- Reinforce competencies and behaviours which trap errors such as careful cross-checking, enhanced vigilance during safety critical functions, monitoring, following SOPs, effective pre-flight briefings, etc.
- Consider lack of familiarity and the additional time required to complete routine tasks and factor this into operational planning.
- Remind crew members of the effect that disruptions and distractions have on operational activities procedural omissions are more likely.
- Reduce low-priority procedural changes to avoid unnecessary distractions which may cause errors.
- When making a change, check how it will impact the organisation and external stakeholders. Consider the effects on contingency planning and what impact it will have on your staff.
- Audit activity should check for any poor operational performance and unexpected challenges.
- Review safety performance indicators (SPIs) to ensure they reflect and monitor a return to normal line operations.
- Consider increasing the frequency of safety meetings, reviewing safety data against flight scheduling to understand your risk profile.
- Increase safety promotional activities for cabin crew and encourage feedback.
- Ensure you communicate regularly to inform staff of any changes to COVID procedures.
- Incorporate fitness for duty during crew member briefings and cabin safety management meetings.
- Encourage cabin safety staff to look after themselves by:
- assessing their own competence and confidence levels
- recognising stressors such as fatigue in the operational environment and how it may impact their performance
- ensuring they are eating well, especially on long days or sectors where there may be a lack of options.
- seeking support from, and giving support to colleagues
- using company reporting systems to provide feedback, including proactively highlighting operational challenges, near misses, and any event which may have adversely affected safety.
Sample guidance for crew members returning to line operations
You can provide this information crew members who are returning to operational duty to highlight deficiencies that may present.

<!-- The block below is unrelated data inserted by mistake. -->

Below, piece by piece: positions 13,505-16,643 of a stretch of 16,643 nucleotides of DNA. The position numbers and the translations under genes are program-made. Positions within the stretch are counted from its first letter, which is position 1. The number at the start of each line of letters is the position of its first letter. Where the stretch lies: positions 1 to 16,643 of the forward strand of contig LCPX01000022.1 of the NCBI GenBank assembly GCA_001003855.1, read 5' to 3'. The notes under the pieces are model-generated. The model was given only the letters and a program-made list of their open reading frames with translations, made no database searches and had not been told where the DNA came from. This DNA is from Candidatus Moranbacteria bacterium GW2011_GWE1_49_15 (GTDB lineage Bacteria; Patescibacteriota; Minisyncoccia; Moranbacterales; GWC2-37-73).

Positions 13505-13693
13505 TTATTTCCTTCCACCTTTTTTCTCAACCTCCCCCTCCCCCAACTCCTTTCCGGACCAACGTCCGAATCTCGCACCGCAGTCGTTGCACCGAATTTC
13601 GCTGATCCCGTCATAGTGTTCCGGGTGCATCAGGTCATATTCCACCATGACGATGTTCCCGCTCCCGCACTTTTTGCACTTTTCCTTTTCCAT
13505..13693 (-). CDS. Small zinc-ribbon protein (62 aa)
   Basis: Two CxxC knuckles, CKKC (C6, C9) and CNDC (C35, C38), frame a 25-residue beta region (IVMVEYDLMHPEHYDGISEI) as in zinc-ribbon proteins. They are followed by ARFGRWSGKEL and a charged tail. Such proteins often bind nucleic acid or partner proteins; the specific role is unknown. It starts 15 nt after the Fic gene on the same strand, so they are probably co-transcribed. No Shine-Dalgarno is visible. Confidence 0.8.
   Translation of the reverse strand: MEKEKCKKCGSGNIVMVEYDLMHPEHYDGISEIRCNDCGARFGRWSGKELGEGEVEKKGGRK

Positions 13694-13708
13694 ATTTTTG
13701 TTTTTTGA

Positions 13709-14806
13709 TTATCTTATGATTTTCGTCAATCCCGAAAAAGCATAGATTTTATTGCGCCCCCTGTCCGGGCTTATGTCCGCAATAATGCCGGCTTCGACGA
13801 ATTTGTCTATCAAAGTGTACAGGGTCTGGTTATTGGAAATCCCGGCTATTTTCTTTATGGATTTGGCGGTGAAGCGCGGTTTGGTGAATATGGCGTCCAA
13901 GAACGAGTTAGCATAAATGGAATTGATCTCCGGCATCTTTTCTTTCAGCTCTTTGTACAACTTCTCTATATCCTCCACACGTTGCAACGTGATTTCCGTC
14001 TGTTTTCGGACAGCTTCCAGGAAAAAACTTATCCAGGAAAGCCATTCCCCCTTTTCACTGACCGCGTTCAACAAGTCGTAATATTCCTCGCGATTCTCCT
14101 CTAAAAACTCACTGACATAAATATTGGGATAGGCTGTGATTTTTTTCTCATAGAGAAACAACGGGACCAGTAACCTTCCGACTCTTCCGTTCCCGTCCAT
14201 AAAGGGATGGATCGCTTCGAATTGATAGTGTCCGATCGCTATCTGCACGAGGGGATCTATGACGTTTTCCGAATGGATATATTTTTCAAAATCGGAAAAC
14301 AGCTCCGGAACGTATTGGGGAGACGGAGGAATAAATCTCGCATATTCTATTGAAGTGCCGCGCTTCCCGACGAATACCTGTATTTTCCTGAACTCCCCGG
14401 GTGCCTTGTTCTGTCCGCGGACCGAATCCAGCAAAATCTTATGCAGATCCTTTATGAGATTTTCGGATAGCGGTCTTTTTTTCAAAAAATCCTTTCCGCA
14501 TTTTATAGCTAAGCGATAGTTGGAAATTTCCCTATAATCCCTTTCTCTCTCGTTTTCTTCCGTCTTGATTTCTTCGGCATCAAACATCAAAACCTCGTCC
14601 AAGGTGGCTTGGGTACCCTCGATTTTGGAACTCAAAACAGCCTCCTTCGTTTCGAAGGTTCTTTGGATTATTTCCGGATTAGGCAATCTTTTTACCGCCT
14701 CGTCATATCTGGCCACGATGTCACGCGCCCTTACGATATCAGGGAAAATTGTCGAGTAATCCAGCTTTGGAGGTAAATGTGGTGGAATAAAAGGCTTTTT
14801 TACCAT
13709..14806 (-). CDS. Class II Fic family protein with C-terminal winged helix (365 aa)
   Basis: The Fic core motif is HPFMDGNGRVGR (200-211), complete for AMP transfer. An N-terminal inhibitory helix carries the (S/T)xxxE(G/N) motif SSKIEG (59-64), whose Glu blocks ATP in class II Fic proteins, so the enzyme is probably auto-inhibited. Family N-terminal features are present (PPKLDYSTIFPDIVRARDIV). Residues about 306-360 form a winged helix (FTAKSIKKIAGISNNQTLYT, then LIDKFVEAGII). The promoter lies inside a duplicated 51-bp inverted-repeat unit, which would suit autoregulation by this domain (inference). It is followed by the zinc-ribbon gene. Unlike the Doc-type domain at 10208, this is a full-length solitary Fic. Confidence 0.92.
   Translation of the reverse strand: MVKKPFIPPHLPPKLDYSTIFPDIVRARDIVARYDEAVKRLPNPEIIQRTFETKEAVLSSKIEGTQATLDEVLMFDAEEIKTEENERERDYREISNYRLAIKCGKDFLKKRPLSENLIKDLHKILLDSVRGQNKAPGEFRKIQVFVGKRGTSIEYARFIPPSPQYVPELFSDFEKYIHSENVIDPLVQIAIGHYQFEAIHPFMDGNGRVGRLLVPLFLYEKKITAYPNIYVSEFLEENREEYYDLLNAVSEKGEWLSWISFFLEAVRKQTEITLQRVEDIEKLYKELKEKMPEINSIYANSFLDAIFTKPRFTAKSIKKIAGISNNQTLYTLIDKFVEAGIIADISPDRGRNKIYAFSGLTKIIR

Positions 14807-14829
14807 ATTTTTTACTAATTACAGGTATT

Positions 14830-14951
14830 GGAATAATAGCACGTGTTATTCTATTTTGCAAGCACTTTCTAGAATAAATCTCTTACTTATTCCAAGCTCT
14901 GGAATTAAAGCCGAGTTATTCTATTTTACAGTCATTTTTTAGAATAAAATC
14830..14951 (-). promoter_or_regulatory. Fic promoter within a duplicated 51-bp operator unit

Due to the impact of COVID-19, and the reduction in your flying hours you may suffer from a reduced level of proficiency and other human performance limitations, depending on the length of time away from operational activities.
This may also impact your colleagues and others in the airline.
As cabin crew you will need to adopt a focused approach and develop coping strategies as outlined below.
Ensuring safe performance
- Familiarise yourself with new or modified procedures.
- Review all standard operating procedures and emergency procedures.
- Allow more time for everything, including activities that you may consider routine in nature.
- Spend more time briefing as a team and acknowledge that you may be more likely to make mistakes.
- Do not forget that other operational staff may also be less current and operating with reduced capacity meaning errors may be more likely.
- Both you and your colleagues may be experiencing the same reduced capacity.
- You and your colleagues may be experiencing a deterioration of skills.
- You may be slowed down by biosecurity requirements which may cause frustration for you and your passengers and mean usual tasks may take longer.
- You and your colleagues may experience more fatigue both mentally and physically at this time.
- Monitor your own performance and those of your crew. Expect errors to be made by yourself and others, ensure you check.
- If you have made a mistake, think about the possibility that someone else may have made one at the same time. Consider the cumulative effect. Go back and double check.
- Be aware that your capacity may become limited. Let your colleagues know if you feel under pressure, especially in unfamiliar or unexpected situations. Take more time when there is doubt or distraction.
- Recognise when workload is increasing for you and others. Check on your colleagues and keep working as a team.
- Be prepared for unexpected delays, disruptions and diversions.
- Operate carefully especially while undertaking safety critical tasks.
- Follow SOPs.
- You may be lacking the awareness to monitor situations as effectively as you used to be able to.
- Ensure you stay hydrated and eat well. This will help to maintain your individual alertness and performance. Make time for meal breaks.
- Use your airline’s safety reporting system to report hazards identified during the duty. Include things such as unexpected challenges, errors, workload issues, etc.
- If your airline has one, chat to your Employee Assistance Program to discuss health and wellbeing concerns.
- Communicate any concerns with your management team. Use confidential reporting facilities as you see appropriate.
- Consider asking for extra training, if necessary.
- Seek support from, and offer support to, colleagues before a situation gets worse.
- Allow yourself adequate time to rest and recover.
- Assess your health and fatigue status after each duty.
- Civil Aviation Authority United Kingdom SN–2021/011 Awareness of Skill Fade and Suggested Mitigations (7 May 2021)
- Civil Aviation Authority United Kingdom SN–2021/012 Operational Resilience – Aviation industry recovery post COVID-19 (10 May 2021)
- European Union Aviation Safety Agency Maintain safety focus during the COVID-19 pandemic V1.0 (8 October 20)
- International Civil Aviation Organisation (ICAO) Cabin Crew Training Solutions Roadmap (icao.int)
View the cabin safety pages.
If you would like more information, get in touch with our Guidance Delivery section using the Regulatory guidance enquiry form.